MACK 10, The Paper Route, Priority -- J Rough
The Paper Route doesn't rely on as many guests as his last album, The Recipe, but Mack 10 still passes the mic an awful lot. "Nobody" features Ice Cube and W.C. as well as production and vocals by Timbaland. "Tight To Def" features Mack's new wife T-Boz on the hook. "Pop X" buries an Xzibit guest spot on a tight track with Techniec, Caviar, Skoop Delania and Pinky, while "Pimp Or Die" features Techniec and Too Short, "Spousal Abuse" features Techniec and Kokane, "For Sale" features Techniec, Youngbloodz and Big Gipp, and "Tha Weekend" features Techniec and Ice Cube. Notice a trend? No disrespect to Techniec, who holds his own, but his five-track cameo will do as much to launch his career as Ice Cube's War & Peace Vol. 1 did for Mr. Short Khop and Method Man's Tical 2000: Judgement Day did for Streetlife. In other words, nothing. The Paper Route is really just typical Mack 10, who seemed groundbreaking with a debut album that sounded like vintage Ice Cube-era hardcore hip-hop, but now almost has become a run-of-the-mill West Coast MC. Good luck with the family, though. Click here to find out how to buy this album.
-- J Rough
BUSTA RHYMES, Anarchy, Elektra -- J Rough
It's 2000 and we're still here, so what's a doomsday prophet like Busta Rhymes to do? "There's only five years left," he proclaimed in 1996 on his debut solo album, The Coming, and he proceeded to predict it on his albums in 1997 and 1998. So as the countdown hits zero, what do we have? Well, apparently we have Anarchy, an album introduced with snippets of the year's news coverage, references to 'a planet in total disarray' and an inside cover that shows an apparent nuclear winter in New York, complete with one of the World Trade Center towers broken in half and crashing into the other. The Broadway musical treatment of the first single, "Get Out," has been done before -- and done better (see Jay-Z... twice). A different theme emerges on the first track: Busta sings the hook on "Salute Da Gods!" and "Enjoy Da Ride," where half the track Busta sounds like he's imitating a spoiled little kid that just stole your favorite toy. It's more of the same on "We Put It Down For Y'all," which features uninspired production by Swizz Beats and the title track, which has Busta flexing a sing-songy style on the verses. Surprisingly, this album is the rare case where the best tracks are those that feature guest appearances: Raekwon and Ghostface Killah on "The Heist," M.O.P. on "Ready for War" and DMX and Jay-Z on "Why We Die." Janet Jackson fails to make a return, but Busta once again goes outside the genre to grab a collaborator. This time it's Lenny Kravitz, who pairs with Busta for "Make Noise," creatively produced by Rockwilder. Despite its strong points, you come away from this album with a feeling of apathy, and for a personality as engaging and excitable as Busta, that's a bad thing. Click here to find out how to buy this album.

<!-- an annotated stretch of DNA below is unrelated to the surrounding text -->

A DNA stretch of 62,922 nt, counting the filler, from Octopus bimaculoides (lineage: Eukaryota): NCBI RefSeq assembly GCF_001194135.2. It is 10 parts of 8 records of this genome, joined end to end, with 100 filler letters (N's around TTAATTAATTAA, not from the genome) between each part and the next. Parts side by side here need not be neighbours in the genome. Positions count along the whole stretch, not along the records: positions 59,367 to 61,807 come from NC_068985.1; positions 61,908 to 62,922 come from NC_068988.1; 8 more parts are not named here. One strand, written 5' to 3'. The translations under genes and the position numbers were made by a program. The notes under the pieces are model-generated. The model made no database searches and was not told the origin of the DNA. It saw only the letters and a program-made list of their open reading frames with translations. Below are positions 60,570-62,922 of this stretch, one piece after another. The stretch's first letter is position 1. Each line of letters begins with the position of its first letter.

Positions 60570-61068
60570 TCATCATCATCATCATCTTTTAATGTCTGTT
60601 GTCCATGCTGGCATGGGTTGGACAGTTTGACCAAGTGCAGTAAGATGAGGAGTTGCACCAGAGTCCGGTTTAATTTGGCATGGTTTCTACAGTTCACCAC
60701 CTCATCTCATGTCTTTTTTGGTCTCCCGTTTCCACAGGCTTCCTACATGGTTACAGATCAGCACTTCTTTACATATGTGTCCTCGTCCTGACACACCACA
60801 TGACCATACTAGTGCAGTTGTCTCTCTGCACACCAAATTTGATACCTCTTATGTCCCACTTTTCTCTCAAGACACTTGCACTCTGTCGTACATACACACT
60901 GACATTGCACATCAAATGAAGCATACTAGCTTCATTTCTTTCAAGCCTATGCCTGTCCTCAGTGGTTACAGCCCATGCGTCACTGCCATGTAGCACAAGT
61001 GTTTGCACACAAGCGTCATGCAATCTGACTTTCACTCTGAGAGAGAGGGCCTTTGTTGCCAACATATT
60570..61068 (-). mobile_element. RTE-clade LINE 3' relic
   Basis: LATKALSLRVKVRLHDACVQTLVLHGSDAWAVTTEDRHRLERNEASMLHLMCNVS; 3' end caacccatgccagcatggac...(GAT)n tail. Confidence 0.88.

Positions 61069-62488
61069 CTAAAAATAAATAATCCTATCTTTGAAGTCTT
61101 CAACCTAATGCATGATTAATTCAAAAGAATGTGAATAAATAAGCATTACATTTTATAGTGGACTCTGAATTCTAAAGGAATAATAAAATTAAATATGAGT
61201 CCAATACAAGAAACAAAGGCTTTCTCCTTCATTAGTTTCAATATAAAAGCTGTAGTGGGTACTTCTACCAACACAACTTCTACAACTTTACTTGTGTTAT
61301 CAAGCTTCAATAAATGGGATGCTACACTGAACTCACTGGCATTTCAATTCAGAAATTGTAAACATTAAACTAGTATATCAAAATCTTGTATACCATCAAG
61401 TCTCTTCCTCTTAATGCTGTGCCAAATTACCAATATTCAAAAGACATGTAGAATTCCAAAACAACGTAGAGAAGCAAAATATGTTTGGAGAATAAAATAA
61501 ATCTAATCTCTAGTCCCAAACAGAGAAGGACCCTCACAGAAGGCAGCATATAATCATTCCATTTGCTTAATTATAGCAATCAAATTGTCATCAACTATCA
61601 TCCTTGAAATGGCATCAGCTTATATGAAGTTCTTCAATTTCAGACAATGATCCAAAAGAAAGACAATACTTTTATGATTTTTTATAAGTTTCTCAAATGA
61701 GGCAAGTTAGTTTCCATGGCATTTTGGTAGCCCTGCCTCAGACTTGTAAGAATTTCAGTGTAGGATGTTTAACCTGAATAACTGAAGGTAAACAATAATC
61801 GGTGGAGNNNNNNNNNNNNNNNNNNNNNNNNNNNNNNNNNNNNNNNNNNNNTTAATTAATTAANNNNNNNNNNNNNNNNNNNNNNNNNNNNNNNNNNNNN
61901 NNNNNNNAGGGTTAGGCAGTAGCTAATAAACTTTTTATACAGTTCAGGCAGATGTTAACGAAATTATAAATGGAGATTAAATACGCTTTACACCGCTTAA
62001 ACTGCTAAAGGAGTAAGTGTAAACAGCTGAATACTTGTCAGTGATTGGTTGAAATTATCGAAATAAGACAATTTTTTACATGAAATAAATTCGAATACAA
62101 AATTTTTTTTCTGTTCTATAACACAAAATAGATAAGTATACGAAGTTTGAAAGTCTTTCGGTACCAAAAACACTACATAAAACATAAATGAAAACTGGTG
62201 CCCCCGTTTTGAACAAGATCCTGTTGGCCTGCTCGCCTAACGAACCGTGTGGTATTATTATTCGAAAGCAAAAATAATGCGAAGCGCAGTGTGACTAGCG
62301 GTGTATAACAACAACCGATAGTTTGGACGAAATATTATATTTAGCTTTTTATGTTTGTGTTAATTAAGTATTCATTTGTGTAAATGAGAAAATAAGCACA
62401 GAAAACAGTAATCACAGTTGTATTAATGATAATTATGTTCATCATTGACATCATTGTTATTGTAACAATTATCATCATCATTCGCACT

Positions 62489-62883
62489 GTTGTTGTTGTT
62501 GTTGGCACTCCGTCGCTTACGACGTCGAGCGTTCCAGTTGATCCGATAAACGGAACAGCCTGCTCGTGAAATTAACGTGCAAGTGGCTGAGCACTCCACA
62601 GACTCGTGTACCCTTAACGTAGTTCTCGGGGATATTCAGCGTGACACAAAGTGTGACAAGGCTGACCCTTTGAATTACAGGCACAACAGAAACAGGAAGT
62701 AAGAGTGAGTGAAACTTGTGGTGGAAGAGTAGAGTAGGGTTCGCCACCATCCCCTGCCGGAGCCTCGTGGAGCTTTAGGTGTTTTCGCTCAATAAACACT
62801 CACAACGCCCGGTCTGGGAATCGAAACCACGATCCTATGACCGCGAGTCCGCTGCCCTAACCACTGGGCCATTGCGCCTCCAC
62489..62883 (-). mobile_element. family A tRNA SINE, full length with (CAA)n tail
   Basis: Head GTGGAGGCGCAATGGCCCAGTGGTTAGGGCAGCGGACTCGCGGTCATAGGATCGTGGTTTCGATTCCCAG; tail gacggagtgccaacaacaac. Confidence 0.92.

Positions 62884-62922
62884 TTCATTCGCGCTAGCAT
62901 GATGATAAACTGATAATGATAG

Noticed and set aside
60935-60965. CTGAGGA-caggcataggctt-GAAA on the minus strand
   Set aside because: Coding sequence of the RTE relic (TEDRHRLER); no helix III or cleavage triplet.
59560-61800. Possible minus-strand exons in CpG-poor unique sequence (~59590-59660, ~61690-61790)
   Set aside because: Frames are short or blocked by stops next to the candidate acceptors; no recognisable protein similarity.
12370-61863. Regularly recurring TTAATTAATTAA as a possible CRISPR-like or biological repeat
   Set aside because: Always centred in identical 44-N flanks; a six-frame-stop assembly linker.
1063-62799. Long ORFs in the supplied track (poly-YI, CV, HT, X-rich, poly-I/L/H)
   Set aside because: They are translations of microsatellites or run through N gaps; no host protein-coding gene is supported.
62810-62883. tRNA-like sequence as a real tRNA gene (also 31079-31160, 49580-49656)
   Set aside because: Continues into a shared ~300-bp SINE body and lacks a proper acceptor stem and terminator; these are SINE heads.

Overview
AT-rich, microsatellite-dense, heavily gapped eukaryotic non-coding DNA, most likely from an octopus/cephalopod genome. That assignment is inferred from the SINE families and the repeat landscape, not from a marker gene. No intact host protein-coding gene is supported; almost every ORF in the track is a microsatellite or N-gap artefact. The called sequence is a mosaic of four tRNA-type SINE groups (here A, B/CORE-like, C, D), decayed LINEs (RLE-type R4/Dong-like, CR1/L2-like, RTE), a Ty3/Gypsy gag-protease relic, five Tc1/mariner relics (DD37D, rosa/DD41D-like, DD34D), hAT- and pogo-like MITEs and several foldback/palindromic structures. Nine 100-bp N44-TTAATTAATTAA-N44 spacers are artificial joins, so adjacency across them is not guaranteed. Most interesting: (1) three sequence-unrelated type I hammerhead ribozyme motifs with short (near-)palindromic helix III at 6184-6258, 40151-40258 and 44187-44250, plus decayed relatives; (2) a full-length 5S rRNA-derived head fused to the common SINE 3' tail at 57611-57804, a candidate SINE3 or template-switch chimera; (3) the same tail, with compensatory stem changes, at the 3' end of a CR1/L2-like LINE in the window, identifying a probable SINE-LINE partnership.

-- J Rough
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All contents ©1994-2000 The 411 Online